The Third Leader: French letters

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Luvva dcuk, blwo me, stoen the crwos, srtipe me pnik and kncok me dwon with a feahter, French Connection UK is rethinking its most famous asset. "Use of the fcuk logo," announces a spkoeswmoan (all right, I'll stop now), "has been toned down and will be used in a much more subtle way."

Well. My first thought was about how exactly they're going to do it more subtly - am I alone in missing massed asterisks and ranks of jagged stars? - but then I began to wonder whether we had arrived at a cultural watershed, or cusp (very tempting), or whatever we are calling them at the moment.

Is the fashion for retro about to double our entendres? Are we to return to the nudge, the wink, and the lost, innocent days of the Flake advert? Will I soon be able to risk reading T-shirts again? Is it time for a Kenneth Williams revival? Blimey.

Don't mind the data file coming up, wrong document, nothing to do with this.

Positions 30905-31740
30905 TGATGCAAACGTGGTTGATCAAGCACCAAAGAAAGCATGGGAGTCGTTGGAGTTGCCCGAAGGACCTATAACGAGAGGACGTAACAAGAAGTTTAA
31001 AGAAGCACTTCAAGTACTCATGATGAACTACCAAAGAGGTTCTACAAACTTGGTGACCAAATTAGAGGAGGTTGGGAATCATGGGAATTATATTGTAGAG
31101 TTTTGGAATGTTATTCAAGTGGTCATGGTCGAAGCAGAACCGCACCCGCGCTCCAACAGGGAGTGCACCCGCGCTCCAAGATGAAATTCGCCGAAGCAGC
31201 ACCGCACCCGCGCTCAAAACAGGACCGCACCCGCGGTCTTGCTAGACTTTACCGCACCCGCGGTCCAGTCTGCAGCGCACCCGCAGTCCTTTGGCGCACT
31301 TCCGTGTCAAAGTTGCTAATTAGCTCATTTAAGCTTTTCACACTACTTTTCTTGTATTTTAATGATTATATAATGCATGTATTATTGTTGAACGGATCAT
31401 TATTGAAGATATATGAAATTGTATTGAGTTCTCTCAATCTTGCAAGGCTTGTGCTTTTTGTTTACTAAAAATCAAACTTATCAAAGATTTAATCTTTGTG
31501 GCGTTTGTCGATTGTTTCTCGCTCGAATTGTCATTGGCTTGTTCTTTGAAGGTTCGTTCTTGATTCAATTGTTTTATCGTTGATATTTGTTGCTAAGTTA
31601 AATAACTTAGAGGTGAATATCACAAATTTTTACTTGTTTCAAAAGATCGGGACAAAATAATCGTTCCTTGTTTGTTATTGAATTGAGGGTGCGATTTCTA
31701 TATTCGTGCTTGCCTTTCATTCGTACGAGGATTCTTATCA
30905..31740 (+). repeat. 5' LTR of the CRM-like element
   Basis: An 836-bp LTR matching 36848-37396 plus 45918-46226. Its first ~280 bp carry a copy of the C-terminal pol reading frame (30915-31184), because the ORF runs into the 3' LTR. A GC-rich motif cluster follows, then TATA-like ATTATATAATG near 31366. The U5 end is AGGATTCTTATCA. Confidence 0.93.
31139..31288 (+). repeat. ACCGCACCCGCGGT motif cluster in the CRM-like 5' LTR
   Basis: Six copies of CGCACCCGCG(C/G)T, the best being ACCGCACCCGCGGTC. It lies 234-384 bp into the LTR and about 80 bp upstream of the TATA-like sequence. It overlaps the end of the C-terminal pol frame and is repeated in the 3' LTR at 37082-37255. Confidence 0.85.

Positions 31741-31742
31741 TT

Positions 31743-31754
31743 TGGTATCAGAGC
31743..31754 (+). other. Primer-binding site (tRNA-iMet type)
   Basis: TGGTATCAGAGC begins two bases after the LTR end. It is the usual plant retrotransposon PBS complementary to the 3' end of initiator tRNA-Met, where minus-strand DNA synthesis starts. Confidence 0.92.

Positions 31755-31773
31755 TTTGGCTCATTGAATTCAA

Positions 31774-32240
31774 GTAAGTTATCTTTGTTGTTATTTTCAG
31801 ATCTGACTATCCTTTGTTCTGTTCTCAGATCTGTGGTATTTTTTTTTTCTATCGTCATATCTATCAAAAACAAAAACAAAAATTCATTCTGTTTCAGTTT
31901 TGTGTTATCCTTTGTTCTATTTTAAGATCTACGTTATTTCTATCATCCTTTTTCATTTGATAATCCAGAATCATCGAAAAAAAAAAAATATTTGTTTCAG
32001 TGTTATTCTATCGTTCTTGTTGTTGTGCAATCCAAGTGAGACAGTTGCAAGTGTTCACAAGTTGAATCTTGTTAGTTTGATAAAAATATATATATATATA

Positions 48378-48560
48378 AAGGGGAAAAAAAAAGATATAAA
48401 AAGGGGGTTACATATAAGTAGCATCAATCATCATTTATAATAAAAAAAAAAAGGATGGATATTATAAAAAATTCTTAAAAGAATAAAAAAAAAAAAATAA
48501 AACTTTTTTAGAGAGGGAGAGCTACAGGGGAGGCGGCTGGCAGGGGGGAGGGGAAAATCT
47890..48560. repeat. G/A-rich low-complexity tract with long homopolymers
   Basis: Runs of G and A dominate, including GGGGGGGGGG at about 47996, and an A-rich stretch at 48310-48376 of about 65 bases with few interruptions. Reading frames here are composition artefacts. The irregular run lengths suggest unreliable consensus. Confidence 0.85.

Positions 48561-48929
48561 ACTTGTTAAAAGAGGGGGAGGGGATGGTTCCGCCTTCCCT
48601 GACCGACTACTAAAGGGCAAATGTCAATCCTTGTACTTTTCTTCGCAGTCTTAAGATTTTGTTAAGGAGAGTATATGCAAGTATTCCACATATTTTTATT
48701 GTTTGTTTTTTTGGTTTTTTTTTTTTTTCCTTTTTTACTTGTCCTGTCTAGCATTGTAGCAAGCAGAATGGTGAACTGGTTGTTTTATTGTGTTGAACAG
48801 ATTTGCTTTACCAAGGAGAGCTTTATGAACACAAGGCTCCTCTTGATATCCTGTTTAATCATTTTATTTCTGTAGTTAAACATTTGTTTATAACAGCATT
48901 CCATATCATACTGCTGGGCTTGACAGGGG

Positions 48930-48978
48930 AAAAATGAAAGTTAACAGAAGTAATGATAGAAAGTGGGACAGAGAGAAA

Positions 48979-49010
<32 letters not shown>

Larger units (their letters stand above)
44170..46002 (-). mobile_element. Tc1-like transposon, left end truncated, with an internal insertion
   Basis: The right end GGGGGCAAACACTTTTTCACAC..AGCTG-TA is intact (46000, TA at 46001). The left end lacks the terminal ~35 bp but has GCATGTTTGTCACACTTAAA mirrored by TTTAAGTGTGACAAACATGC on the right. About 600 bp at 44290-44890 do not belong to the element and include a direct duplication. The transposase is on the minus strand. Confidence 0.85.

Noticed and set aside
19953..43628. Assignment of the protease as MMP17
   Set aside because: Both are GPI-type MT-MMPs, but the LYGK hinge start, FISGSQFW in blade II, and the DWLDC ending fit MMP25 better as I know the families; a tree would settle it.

Blimey, by the way, is itself an example of the more subtle way. It's a medieval massaging of "By The Lady Mary", and reflected sensitivities towards cursing in public which survived until Dick Van Dyke's way with it in Mary Poppins sent us all scurrying, quickly, for something stronger. After that, it was a clear path to the day that Trevor Beattie first gazed upon the French Connection acronym and smiled.

And who could blame him? It was a terrific, irresistible, slogan, which worked. But now it's old, sales are down, and change is irresistible. As it happens, I have something which might be just the ticket: "Excuse our French." Subtle, nostalgic, and an apology, which is very fashionable. No, don't mention it, good lcuk.